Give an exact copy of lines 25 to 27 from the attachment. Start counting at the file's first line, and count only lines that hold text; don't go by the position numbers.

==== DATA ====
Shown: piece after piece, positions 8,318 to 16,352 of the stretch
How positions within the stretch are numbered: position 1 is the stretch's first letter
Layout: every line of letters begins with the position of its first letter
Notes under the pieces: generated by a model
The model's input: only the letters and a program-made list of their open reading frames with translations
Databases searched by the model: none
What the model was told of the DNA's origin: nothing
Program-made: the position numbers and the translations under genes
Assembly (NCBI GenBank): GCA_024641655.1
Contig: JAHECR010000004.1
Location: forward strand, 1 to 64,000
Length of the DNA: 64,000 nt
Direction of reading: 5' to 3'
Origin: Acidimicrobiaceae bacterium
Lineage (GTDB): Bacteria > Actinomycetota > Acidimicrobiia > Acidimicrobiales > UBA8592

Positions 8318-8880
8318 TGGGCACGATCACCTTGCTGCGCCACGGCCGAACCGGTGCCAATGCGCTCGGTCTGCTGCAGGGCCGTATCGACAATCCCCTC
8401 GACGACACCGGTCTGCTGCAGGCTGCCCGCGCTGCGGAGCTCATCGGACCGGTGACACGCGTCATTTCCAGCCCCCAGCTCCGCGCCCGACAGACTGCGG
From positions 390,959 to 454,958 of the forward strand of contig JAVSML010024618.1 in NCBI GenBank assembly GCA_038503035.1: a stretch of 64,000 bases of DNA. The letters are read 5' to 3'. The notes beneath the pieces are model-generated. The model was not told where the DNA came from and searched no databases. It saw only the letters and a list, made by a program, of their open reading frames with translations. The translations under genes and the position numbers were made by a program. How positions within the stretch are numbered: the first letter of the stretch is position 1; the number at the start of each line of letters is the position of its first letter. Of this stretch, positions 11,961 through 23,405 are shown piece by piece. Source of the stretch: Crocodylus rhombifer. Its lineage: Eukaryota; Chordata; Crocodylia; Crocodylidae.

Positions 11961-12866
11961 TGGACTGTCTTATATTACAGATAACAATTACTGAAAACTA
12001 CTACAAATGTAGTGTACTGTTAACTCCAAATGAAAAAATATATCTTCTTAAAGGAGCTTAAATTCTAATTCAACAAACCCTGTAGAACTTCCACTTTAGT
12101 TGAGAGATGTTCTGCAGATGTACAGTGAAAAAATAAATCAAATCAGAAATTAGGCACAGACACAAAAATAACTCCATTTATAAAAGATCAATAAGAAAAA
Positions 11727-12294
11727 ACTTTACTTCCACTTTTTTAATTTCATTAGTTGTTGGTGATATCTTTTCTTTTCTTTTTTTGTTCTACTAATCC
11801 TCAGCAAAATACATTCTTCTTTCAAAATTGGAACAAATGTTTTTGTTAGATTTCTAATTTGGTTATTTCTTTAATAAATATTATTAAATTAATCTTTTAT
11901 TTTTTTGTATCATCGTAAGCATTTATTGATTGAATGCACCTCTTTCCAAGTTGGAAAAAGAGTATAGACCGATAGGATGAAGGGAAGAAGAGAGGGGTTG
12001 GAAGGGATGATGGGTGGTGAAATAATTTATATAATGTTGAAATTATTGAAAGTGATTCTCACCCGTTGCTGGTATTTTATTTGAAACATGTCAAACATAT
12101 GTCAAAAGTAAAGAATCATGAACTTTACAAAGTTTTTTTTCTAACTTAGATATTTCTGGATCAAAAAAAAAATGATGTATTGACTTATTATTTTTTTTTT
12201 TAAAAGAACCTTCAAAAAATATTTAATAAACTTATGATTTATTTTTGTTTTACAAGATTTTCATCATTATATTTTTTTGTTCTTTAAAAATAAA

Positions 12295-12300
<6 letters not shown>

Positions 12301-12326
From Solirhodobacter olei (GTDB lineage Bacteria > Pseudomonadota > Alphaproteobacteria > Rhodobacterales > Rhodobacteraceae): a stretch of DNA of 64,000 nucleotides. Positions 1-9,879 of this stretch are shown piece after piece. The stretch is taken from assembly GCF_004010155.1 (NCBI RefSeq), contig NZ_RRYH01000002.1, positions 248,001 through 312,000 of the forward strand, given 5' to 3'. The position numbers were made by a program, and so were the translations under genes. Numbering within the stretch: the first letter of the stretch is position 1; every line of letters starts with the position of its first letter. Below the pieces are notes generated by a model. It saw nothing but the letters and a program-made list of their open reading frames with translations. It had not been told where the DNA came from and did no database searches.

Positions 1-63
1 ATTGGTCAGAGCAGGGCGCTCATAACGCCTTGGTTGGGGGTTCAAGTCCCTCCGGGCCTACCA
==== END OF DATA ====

11727 ACTTTACTTCCACTTTTTTAATTTCATTAGTTGTTGGTGATATCTTTTCTTTTCTTTTTTTGTTCTACTAATCC
11801 TCAGCAAAATACATTCTTCTTTCAAAATTGGAACAAATGTTTTTGTTAGATTTCTAATTTGGTTATTTCTTTAATAAATATTATTAAATTAATCTTTTAT
11901 TTTTTTGTATCATCGTAAGCATTTATTGATTGAATGCACCTCTTTCCAAGTTGGAAAAAGAGTATAGACCGATAGGATGAAGGGAAGAAGAGAGGGGTTG